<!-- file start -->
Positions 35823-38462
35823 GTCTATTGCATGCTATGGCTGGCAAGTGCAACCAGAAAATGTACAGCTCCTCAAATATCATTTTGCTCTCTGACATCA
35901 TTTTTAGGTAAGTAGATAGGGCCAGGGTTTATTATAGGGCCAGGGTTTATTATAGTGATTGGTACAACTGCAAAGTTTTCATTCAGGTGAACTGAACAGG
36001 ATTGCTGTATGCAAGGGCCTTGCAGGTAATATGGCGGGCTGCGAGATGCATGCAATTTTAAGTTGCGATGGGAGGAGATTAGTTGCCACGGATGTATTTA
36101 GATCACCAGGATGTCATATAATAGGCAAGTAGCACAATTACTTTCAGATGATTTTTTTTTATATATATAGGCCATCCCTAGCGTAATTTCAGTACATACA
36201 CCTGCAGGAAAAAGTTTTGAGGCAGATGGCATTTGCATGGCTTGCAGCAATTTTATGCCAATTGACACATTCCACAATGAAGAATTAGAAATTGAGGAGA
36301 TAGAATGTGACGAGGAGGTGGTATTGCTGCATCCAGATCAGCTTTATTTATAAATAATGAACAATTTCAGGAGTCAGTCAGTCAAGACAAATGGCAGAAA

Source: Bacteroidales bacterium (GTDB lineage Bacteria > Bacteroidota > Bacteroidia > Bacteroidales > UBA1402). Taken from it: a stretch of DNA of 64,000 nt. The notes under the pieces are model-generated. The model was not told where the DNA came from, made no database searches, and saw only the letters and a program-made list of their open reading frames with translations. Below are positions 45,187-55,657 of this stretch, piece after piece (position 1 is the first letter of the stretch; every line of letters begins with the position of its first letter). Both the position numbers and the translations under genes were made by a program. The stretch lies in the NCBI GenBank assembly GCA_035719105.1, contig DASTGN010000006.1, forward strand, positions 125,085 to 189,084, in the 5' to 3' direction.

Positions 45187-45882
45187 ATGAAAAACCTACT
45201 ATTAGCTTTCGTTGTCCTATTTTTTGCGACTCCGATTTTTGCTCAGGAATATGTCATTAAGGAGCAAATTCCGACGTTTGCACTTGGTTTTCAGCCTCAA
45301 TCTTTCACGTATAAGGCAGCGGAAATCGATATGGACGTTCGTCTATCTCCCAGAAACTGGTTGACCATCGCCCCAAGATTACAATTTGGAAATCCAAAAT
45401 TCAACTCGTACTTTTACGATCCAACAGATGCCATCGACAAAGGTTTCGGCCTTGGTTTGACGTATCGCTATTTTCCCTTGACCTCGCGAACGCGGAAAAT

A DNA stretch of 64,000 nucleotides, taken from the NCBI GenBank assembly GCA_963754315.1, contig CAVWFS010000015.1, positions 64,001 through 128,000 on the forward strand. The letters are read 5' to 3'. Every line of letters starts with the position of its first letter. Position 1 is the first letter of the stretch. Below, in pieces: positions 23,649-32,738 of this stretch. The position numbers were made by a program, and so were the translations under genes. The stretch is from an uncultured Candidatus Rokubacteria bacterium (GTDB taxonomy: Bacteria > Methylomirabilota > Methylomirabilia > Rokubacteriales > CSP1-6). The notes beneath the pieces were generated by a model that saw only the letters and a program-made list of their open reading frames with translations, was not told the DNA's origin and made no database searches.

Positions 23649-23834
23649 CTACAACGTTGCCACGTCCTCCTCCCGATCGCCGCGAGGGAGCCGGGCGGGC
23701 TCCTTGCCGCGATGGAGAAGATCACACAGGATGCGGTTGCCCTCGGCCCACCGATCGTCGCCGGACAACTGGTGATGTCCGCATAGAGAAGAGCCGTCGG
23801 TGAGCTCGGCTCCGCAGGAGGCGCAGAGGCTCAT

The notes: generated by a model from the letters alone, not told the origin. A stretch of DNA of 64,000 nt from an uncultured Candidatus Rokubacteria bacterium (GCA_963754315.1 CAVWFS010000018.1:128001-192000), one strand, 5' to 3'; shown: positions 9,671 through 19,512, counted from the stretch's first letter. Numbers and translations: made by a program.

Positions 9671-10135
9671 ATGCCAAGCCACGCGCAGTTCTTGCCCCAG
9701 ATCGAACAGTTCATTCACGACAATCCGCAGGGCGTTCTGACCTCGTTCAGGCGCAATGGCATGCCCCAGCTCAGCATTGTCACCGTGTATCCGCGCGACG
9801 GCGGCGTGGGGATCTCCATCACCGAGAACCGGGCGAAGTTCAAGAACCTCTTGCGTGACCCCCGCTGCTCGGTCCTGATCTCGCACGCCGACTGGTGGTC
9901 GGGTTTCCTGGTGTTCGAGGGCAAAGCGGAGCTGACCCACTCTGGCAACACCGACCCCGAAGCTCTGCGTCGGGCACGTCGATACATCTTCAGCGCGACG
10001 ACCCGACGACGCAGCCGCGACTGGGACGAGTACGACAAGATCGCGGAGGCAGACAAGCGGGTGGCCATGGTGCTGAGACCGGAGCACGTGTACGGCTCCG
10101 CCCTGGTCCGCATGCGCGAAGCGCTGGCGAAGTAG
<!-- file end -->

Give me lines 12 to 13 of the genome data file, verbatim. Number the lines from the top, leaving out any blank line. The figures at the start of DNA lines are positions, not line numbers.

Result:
45301 TCTTTCACGTATAAGGCAGCGGAAATCGATATGGACGTTCGTCTATCTCCCAGAAACTGGTTGACCATCGCCCCAAGATTACAATTTGGAAATCCAAAAT
45401 TCAACTCGTACTTTTACGATCCAACAGATGCCATCGACAAAGGTTTCGGCCTTGGTTTGACGTATCGCTATTTTCCCTTGACCTCGCGAACGCGGAAAAT